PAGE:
The Securities and Exchange Commission plans to adjust two tests that registered investment advisors must use to determine if they can charge performance-based fees. The changes would result in about 195,000 households no longer being considered "qualified clients."

Current SEC rule 205-3 under the Investment Advisers Act of 1940 requires that a client must have at least $750,000 under management or a net worth of more than $1.5 million if they are to be charged performance-based fees. The Dodd-Frank Wall Street Reform and Consumer Protection Act requires that by July 21 and every five years thereafter, the SEC adjust for inflation these dollar-amount tests.

The SEC plans to amend the rule by raising the assets-under-management test to $1 million and the net-worth test to $2 million. The revised dollar amounts reflect inflation as of the end of last year. The amendment would specify that the PCE Index will be the inflation index used to calculate future inflation adjustments.

Also, the SEC proposes to adjust the net-worth standard for a "qualified client" to exclude the value of a person's primary residence and debt secured by the property that is no greater than the property's current market value. If the outstanding debt exceeds the market value of the residence, the amount of the excess would be considered a liability in calculating net worth.

"The value of an individual's primary residence may bear little or no relationship to that person's financial experience or ability to bear the risks associated with performance-fee arrangements," the SEC said. "Therefore, a client who does not meet the net worth test of rule 205-3 without including the value of her primary residence would be protected by the performance-fee restrictions in section 205 of the Advisers Act."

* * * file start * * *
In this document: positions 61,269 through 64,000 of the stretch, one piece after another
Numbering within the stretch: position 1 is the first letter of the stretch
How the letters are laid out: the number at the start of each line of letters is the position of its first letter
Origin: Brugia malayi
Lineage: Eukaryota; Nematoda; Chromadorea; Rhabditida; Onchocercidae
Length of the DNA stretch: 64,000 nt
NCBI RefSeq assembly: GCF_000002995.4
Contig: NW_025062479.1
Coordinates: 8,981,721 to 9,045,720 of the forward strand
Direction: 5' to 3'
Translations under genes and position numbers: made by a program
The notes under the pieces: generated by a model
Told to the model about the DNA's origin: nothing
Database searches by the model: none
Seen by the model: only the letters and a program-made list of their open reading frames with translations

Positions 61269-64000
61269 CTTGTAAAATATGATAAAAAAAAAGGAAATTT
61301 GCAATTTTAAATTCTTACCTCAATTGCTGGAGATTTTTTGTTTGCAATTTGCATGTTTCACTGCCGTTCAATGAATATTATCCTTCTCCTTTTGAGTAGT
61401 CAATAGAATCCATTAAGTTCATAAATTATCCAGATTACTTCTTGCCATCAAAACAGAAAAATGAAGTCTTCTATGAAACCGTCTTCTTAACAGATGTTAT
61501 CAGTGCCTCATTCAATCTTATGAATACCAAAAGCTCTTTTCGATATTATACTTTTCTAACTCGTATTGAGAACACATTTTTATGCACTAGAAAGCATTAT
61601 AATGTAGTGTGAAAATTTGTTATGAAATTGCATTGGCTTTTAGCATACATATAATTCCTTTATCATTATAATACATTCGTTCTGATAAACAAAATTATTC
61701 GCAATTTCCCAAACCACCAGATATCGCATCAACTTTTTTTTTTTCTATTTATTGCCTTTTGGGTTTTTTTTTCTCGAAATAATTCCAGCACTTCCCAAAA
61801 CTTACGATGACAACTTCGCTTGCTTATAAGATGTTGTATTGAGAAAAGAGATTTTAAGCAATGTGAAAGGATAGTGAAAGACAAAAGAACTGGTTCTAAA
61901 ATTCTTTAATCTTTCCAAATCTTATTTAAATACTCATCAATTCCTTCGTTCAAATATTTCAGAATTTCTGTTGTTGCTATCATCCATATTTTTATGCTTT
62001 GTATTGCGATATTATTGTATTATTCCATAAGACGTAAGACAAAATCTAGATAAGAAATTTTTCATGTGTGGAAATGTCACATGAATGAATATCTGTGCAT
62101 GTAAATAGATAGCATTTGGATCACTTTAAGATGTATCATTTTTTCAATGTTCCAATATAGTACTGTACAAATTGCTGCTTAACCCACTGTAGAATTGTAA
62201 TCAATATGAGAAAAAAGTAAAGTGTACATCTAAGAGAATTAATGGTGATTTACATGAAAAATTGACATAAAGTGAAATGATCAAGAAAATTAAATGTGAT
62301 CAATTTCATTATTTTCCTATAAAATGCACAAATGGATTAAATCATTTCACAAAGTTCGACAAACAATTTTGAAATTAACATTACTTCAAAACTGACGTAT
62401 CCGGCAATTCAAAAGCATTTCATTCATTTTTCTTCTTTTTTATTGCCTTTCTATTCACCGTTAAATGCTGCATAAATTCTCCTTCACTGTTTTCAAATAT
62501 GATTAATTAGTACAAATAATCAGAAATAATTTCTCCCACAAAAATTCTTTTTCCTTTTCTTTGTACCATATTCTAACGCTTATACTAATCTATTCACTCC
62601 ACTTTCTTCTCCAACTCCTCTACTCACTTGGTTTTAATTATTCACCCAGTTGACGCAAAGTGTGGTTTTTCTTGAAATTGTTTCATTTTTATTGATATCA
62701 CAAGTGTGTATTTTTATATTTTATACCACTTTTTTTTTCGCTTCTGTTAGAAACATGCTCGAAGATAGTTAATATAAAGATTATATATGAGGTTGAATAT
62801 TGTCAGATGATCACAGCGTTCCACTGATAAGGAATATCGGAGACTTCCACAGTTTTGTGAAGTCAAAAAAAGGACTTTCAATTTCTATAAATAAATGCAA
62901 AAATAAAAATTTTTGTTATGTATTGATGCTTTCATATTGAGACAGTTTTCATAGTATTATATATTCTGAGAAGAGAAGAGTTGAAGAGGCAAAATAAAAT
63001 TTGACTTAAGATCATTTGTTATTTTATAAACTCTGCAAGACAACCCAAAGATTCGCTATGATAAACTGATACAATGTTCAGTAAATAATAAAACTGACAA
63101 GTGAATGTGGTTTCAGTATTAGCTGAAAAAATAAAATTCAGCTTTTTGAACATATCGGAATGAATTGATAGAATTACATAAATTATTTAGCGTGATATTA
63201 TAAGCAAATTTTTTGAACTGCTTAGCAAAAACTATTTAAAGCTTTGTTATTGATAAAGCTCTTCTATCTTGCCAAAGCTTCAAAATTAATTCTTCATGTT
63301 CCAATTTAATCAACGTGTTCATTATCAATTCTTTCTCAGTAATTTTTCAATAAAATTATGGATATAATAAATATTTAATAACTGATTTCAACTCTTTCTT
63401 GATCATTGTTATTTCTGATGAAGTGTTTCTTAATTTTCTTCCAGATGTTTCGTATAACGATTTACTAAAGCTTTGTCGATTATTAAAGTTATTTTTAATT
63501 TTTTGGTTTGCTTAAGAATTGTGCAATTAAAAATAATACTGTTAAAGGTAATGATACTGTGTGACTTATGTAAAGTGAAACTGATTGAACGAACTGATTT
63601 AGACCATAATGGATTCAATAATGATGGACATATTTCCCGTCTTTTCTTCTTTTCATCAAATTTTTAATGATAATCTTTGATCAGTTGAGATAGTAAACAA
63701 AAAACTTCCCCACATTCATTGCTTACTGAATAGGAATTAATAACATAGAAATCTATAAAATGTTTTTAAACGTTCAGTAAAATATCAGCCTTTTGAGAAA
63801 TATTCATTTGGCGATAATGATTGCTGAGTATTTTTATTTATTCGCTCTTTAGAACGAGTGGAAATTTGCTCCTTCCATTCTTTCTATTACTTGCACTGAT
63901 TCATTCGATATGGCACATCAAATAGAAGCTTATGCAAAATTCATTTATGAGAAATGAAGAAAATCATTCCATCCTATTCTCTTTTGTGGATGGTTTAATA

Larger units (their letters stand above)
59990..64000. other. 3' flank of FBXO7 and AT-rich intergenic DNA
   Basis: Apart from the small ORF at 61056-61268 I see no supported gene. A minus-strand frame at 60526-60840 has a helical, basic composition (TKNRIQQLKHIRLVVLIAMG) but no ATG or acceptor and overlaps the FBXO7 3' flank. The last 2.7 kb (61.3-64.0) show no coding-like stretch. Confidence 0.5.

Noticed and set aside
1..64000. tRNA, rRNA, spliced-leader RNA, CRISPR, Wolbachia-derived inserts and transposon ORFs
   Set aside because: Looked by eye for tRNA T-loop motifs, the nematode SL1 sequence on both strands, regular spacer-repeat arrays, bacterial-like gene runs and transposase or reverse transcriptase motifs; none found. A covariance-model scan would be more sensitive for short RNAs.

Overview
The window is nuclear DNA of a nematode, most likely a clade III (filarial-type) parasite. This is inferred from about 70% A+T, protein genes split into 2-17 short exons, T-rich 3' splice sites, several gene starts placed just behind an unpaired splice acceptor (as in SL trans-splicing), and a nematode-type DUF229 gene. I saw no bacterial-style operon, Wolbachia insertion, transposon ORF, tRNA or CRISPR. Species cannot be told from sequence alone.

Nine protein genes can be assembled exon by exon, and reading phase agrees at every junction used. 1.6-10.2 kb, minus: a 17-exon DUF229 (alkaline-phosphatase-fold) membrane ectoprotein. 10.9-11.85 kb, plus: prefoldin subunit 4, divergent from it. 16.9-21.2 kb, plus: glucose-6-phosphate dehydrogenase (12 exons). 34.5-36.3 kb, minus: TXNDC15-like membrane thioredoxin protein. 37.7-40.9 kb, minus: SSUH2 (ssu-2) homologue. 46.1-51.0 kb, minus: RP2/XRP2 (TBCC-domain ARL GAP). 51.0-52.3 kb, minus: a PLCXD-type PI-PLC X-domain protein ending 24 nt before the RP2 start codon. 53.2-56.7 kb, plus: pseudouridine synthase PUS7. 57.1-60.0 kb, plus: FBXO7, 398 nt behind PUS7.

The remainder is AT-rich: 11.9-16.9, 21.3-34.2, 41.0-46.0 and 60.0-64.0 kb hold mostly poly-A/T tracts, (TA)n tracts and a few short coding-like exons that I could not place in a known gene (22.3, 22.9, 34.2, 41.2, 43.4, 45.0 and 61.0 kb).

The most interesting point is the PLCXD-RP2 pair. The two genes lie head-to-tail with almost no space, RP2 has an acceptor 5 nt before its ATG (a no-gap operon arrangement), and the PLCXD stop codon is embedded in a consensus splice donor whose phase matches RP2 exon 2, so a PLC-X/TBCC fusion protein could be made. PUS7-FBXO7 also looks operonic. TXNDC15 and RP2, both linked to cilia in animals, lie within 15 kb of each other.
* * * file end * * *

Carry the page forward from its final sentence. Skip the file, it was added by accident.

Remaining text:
The SEC also wants to modify the rule so that the changes would not be retroactive-RIAs would not be required to renegotiate terms of arrangements that were permissible when the parties entered into them.

Based on data from the Federal Reserve Board, approximately 5.5 million households have a net worth of more than $2 million including the equity in the primary residence, and approximately 4.2 million households have a net worth of more than $2 million excluding the equity in the primary residence, the SEC said. Therefore, approximately 1.3 million households currently would not meet a $2 million net worth test under the proposed revisions. As result, those households would not be considered "qualified clients" if the value of the primary residence is excluded from the test and would not not be able to enter performance-fee contracts unless they meet another test of the rule.

The SEC estimates that about 25% of the 1.3 million households, or 325,000, would have entered new advisory contracts after the compliance date of the amendments and would not meet the revised net-worth test. However, SEC staff estimates 40% of those households would separately meet the "qualified client" test because they would meet the AUM test-they'd have $1 million or more to be managed. The remaining 60%, or 195,000 households, still could use advisors who charge advisory fees that are not performance based. The SEC believes only 20% of the 195,000, or 39,000 households, would choose not to invest with any advisor because of the changes.

The SEC is requesting comments on these amendments to rule 205-3 by July 11. Comment can be made by using the SEC's Internet comment form (; by sending e-mail to with "File Number S7-17-11" on the subject line; or using the Federal eRulemaking Portal (